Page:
What is Evidence-Based Medicine?
Evidence-Based Medicine (EBM) combines individual clinical expertise with the best available evidence from clinical research and systematic reviews in order to make decisions about the care of individual patients. Clinical expertise results from the proficiency and judgment that the individual clinician acquires through clinical experience and practice. Clinical evidence comes from patient-centered clinical research which investigates the accuracy and precision of diagnostic tests, the efficacy and safety of therapeutic regimes, and the reliability of prognostic indicators. The powerful combination of clinical expertise and documented evidence results in safer, more effective and accurate care of the patient. Documented evidence comes from reliable literature sources.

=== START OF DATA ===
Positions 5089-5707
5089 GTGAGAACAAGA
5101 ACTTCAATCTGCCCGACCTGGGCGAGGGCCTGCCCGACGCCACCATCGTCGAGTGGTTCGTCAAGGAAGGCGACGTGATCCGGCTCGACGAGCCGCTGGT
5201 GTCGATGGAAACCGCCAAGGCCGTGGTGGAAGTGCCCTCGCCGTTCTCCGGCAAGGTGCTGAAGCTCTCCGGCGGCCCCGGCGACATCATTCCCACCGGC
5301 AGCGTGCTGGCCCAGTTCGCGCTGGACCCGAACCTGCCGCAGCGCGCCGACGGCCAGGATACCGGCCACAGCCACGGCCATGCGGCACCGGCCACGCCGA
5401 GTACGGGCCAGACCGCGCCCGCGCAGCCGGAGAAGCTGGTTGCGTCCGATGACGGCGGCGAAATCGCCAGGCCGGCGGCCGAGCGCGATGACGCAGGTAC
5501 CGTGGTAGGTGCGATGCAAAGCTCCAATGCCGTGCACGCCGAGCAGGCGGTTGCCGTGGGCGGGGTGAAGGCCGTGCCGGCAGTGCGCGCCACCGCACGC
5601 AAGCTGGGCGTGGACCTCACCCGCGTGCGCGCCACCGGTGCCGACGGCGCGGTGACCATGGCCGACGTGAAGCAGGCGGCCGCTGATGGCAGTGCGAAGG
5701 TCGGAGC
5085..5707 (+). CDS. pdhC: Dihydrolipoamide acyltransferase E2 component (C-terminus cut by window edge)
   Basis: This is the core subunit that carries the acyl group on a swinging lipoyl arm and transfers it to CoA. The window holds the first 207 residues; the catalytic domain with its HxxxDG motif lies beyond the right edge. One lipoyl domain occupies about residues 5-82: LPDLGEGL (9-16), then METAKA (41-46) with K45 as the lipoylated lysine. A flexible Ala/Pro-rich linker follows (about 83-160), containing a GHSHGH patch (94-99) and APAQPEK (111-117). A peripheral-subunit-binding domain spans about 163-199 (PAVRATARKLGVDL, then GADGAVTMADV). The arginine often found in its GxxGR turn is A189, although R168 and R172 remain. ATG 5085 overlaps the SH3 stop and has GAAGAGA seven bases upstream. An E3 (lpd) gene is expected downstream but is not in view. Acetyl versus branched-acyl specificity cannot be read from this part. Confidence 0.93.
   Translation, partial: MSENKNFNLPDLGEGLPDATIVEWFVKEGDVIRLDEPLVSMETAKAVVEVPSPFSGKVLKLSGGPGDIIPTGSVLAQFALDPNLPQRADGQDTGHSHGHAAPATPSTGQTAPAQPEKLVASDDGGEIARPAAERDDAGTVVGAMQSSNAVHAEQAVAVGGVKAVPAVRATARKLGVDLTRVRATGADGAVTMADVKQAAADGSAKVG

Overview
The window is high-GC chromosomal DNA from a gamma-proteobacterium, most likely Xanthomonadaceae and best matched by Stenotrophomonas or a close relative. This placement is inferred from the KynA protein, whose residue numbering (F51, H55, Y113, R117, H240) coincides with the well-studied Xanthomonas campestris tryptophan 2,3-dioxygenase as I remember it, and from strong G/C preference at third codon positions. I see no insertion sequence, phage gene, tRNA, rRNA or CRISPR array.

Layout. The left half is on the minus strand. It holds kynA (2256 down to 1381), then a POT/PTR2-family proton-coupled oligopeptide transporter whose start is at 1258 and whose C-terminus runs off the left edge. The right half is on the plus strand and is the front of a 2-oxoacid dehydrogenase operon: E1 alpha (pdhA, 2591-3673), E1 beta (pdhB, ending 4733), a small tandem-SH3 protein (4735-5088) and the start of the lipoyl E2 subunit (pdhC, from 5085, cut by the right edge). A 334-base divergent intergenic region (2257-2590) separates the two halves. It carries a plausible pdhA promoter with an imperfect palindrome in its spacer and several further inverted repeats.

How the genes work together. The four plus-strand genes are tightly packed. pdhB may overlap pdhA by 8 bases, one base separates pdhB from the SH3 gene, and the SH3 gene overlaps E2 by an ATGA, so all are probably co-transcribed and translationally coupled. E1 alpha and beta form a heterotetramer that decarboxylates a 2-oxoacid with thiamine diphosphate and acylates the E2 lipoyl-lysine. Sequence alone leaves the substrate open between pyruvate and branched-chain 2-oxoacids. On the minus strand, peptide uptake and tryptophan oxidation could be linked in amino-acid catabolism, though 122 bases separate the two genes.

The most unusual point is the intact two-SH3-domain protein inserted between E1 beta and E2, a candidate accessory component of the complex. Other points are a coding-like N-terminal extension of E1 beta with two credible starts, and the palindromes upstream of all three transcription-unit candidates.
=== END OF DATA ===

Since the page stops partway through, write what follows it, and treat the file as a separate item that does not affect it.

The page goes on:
According to David L. Sackett, author of Evidence-based Medicine: How to Practice and Teach EBM, the practice of EBM is a process of life-long, self-directed learning in which caring for the patient creates the need for clinically important information about diagnosis, prognosis, therapy and other clinical and health care issues.
EBM is a process that involves the following steps:
- Construct a pertinent answerable question from a clinical case
- Plan and carry out a search of the clinical literature (using sources such as PubMed, ACP Journal, Cochrane Database, etc.) that filters out irrelevant information
- Critically appraise the retrieved literature for validity and usefulness
- Apply the results of this appraisal to your clinical practice
- Evaluate your performance
About EBM - Print Textbooks
EBM Tutorials from Duke University
Duke University Medical Center Library has excellent EBM tutorials. Permisssion to reproduce these guides under a Creative Commons non-commercial share alike 3.0 license is gratefully acknowledged.
Click here to access these guides.